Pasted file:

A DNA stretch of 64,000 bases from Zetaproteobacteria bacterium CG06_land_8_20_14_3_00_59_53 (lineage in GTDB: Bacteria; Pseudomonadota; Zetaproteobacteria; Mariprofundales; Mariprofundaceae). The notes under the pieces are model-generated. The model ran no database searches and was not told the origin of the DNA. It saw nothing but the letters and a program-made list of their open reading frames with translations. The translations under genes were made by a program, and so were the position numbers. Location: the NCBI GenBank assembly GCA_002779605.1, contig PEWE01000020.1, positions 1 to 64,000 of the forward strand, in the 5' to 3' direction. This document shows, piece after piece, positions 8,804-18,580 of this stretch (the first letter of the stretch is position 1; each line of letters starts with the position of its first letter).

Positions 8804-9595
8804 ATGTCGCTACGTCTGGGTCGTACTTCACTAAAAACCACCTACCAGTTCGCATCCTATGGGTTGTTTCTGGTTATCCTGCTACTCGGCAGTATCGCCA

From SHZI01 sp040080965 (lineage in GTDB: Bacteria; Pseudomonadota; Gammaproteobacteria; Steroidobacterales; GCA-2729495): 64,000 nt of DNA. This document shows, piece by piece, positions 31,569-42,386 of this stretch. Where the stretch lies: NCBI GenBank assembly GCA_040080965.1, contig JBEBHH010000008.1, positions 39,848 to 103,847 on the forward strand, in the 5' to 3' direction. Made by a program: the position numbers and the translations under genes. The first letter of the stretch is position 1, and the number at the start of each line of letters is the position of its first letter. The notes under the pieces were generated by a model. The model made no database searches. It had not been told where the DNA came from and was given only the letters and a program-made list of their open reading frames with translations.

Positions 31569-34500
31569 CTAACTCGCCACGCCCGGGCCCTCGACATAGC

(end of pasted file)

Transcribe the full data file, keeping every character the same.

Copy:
A DNA stretch of 64,000 bases from Zetaproteobacteria bacterium CG06_land_8_20_14_3_00_59_53 (lineage in GTDB: Bacteria; Pseudomonadota; Zetaproteobacteria; Mariprofundales; Mariprofundaceae). The notes under the pieces are model-generated. The model ran no database searches and was not told the origin of the DNA. It saw nothing but the letters and a program-made list of their open reading frames with translations. The translations under genes were made by a program, and so were the position numbers. Location: the NCBI GenBank assembly GCA_002779605.1, contig PEWE01000020.1, positions 1 to 64,000 of the forward strand, in the 5' to 3' direction. This document shows, piece after piece, positions 8,804-18,580 of this stretch (the first letter of the stretch is position 1; each line of letters starts with the position of its first letter).

Positions 8804-9595
8804 ATGTCGCTACGTCTGGGTCGTACTTCACTAAAAACCACCTACCAGTTCGCATCCTATGGGTTGTTTCTGGTTATCCTGCTACTCGGCAGTATCGCCA

From SHZI01 sp040080965 (lineage in GTDB: Bacteria; Pseudomonadota; Gammaproteobacteria; Steroidobacterales; GCA-2729495): 64,000 nt of DNA. This document shows, piece by piece, positions 31,569-42,386 of this stretch. Where the stretch lies: NCBI GenBank assembly GCA_040080965.1, contig JBEBHH010000008.1, positions 39,848 to 103,847 on the forward strand, in the 5' to 3' direction. Made by a program: the position numbers and the translations under genes. The first letter of the stretch is position 1, and the number at the start of each line of letters is the position of its first letter. The notes under the pieces were generated by a model. The model made no database searches. It had not been told where the DNA came from and was given only the letters and a program-made list of their open reading frames with translations.

Positions 31569-34500
31569 CTAACTCGCCACGCCCGGGCCCTCGACATAGC